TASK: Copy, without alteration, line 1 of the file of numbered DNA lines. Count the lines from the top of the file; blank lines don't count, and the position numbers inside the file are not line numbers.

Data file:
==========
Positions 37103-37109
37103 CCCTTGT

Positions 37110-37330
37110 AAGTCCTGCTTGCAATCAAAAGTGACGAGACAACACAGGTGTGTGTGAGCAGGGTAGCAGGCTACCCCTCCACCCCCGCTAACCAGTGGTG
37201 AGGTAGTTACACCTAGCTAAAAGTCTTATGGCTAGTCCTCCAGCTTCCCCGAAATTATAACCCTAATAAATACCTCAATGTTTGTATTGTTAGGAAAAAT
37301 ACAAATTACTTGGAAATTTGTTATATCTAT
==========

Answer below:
Positions 37103-37109